Everybody will talk about Washington Redskins quarterback Rex Grossman, and so will I, but I think I should start with the Redskins' defense. Having watched the Redskins play four games against the New York Giants over the past two seasons, the thing I noticed most about their 28-14 victory Sunday was the difference in the energy on the defensive side of the ball.
The Redskins did a lot in the offseason to improve their defense as they headed into the second year in defensive coordinator Jim Haslett's 3-4 scheme. They added former Giant Barry Cofield at nose tackle, signed defensive end Stephen Bowen away from the Cowboys, brought in cornerback Josh Wilson and drafted outside linebacker Ryan Kerrigan in the first round. Those additions, plus the fact of the holdovers having spent 2010 learning what Haslett wanted from them, has resulted in major improvements over last year's defense, and it showed Sunday.
Kerrigan provided the highlight-reel play when he tipped and intercepted an Eli Manning pass and returned it for a touchdown, but there were big plays all over the field from the Redskins -- and at big times. The Giants were 1-for-10 on third downs and 0-for-1 on fourth, and running backs Ahmad Bradshaw and Brandon Jacobs combined for just 73 yards on 19 carries -- an average of 3.8 yards per carry. Manning had a lousy game and will surely get the bulk of the blame in New York. But without a healthy tight end and with the passing-game options limited, the Giants undoubtedly believed they could and would run on the Redskins. They were disappointed.
Shortly before the game, the Giants announced that star defensive end Justin Tuck would not play due to his neck injury. It was the final, crushing blow for a defense that lost starting cornerback Terrell Thomas, starting middle linebacker Jonathan Goff, starting defensive end Osi Umenyiora and reserve linebacker Clint Sintim to injury during preseason. The result was a badly undermanned Giants defense trying to stop a Redskins offense that looked sharp as it stuck to a good-looking plan. Grossman was 21-for-34 for 305 yards and two touchdowns, spreading the catches around among six different receivers. Tim Hightower carried the ball 25 times, demonstrating a commitment to the run that will serve the Redskins well as a foundation in every game this year if they can maintain it. Tight end Fred Davis was unstoppable, especially when he was able to get open in the middle part of the field against a confused and overwhelmed group of Giants linebackers.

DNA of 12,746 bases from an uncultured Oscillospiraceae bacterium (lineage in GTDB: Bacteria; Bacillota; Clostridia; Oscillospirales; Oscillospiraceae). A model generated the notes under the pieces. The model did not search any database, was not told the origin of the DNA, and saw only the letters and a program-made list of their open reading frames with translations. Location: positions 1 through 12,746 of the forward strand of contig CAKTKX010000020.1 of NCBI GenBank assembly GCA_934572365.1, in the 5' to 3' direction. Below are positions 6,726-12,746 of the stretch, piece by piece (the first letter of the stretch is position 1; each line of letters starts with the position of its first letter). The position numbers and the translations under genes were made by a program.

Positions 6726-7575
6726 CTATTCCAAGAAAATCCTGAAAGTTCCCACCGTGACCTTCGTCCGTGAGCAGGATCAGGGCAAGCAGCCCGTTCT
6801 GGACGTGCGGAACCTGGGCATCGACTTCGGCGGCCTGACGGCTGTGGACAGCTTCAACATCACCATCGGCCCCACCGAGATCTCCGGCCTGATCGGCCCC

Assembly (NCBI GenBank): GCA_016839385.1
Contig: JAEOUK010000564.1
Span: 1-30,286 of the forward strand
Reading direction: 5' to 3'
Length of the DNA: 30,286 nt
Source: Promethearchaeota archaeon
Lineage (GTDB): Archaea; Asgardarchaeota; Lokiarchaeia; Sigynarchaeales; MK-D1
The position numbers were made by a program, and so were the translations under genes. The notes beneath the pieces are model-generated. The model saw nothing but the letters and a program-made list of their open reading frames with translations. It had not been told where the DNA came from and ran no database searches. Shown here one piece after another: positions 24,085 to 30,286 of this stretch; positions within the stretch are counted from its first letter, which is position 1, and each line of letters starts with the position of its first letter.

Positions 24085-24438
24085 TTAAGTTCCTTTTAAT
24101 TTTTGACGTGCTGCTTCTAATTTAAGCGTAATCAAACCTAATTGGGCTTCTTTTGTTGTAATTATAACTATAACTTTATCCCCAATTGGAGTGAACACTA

The Redskins played an excellent all-around game in their opener. The Giants will limp home and deal with many of the major problems that were exposed in this game. But as Grossman and the Redskins prepare for next week's game against an Arizona defense that just gave up 422 yards to Cam Newton, the confidence and optimism they generated with their strong preseason has intensified, and they're surely (and justifiably) feeling very good about themselves.